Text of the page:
One of the things I enjoy most is discovering new books, particularly by little known authors or books that have been obscured and buried over the decades, or even centuries. I 'unearth' new (well old usually) books and authors in many different places. Sometimes it is reading reviews of other books on Amazon which leads to a new find, or browsing the shelves of a second hand bookshop. Most often though it is chatting with people, either online or in real life, that I discover so many good books. From time to time I'd like to share these books with you too. Where I do, I'll tag the posts with 'unearthed'.
This week, my parents came up for a visit. Over after dinner coffee, we were discussing how there were so many great books published in the past that were acclaimed at the time, but are long since out of print and languishing in obscurity. He told me about a very interesting writer he remembered called "A P Herbert", so I looked him up. He was a British Member of Parliament, who was also a humorist, playwright and law reform activist. He wrote a number of novels and plays, but was most famous a humorous series of writings called 'Misleading Cases in the Common Law'. These were satirical law reports or 'judgements' about different aspects of English law, highlighting the absurdity of many laws in the English legal system.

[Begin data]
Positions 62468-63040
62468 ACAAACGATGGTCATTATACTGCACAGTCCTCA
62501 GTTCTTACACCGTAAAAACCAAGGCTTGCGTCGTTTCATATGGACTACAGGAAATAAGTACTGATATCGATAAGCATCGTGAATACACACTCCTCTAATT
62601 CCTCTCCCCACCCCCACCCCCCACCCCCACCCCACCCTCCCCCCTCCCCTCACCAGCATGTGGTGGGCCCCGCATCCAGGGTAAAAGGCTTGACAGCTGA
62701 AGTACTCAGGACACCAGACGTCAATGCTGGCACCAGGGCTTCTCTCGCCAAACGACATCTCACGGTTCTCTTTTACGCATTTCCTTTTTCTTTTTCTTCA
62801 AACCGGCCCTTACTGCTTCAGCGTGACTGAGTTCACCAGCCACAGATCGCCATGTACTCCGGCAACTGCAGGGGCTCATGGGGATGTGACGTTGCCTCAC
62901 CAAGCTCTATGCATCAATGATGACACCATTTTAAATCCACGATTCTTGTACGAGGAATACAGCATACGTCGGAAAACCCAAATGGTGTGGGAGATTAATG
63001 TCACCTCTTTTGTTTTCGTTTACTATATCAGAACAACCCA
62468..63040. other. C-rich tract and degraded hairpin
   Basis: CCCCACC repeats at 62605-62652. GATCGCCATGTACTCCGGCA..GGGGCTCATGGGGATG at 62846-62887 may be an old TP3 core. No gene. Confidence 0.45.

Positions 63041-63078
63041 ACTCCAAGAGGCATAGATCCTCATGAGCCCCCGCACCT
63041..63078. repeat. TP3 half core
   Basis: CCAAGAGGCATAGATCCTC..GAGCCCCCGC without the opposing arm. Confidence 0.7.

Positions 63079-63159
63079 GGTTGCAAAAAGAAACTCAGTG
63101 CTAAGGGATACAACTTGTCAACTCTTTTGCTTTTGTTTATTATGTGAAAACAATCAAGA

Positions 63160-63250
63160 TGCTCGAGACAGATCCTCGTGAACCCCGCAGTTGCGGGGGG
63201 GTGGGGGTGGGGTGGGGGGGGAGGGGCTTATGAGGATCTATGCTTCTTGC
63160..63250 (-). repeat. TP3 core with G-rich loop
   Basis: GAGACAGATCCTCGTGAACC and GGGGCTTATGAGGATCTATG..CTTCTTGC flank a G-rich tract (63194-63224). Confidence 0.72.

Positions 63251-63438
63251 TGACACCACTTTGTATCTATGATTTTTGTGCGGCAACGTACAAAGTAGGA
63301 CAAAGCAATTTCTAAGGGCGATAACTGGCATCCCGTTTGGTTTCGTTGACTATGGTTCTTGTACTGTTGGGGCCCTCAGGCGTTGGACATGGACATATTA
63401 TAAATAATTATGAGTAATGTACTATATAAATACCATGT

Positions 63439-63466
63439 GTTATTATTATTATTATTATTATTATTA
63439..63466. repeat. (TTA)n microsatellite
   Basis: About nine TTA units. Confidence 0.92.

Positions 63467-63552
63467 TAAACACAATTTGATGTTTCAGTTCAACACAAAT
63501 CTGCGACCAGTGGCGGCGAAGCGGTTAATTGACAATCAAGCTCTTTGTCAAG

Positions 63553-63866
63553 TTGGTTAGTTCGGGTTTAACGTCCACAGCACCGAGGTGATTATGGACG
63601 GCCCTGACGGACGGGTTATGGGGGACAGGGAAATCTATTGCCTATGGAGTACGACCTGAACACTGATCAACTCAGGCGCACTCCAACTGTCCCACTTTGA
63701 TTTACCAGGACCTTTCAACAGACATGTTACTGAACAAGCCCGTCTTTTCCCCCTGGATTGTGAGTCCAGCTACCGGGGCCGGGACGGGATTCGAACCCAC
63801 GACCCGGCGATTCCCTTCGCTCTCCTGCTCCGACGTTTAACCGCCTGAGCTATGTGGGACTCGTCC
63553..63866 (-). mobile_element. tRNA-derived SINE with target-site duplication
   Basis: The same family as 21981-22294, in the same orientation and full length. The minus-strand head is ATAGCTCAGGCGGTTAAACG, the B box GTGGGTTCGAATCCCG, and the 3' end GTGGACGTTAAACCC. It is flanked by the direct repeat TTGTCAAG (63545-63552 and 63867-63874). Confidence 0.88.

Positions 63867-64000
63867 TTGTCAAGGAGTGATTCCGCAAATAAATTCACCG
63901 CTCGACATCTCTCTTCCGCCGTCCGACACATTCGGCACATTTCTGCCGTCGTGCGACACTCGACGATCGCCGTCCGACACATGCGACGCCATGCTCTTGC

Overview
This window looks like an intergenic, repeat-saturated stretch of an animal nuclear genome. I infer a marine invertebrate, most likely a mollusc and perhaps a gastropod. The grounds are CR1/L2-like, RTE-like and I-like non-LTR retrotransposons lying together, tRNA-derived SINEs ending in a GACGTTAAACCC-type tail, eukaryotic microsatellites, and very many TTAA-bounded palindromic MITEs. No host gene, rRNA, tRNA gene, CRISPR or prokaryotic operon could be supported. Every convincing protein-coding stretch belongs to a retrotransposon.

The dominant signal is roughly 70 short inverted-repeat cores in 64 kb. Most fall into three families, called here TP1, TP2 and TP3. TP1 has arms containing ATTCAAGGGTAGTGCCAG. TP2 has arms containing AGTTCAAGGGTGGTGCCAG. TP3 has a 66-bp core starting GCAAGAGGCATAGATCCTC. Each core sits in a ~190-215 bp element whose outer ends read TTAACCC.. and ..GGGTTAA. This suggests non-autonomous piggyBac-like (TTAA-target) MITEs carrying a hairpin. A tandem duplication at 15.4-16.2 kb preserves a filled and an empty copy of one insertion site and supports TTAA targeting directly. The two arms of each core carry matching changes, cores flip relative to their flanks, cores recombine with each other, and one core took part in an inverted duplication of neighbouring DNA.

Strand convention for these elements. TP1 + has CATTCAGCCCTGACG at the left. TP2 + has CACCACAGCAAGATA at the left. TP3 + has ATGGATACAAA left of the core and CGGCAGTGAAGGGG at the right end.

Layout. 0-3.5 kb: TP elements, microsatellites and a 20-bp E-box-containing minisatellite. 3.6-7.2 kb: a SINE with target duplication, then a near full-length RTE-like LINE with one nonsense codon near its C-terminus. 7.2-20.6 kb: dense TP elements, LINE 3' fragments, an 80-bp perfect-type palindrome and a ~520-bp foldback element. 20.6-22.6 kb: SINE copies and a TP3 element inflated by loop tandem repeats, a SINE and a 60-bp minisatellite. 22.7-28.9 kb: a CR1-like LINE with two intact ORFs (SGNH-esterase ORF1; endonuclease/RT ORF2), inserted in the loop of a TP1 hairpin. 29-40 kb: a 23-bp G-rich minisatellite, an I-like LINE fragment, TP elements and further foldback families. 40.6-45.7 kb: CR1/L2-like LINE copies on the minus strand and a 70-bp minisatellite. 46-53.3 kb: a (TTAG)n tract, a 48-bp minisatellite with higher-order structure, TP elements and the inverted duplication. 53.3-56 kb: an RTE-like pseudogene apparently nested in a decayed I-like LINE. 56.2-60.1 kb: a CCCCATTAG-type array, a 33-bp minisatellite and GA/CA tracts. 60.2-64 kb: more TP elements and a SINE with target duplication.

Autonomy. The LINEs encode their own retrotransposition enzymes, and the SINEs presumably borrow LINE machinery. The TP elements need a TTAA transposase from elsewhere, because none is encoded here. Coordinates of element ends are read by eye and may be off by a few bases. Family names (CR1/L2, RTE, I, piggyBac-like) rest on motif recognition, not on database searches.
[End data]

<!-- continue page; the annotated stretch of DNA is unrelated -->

These writings were collected together in the book "Uncommon Law". A number of them are about laws which have since been changed, but they are still very funny, or so reviewers on Amazon say. One particularly helpful reviewer gave it 3 stars, but "if you like reading Jeeves and Wooster give it another star", which I think sums it up quite nicely.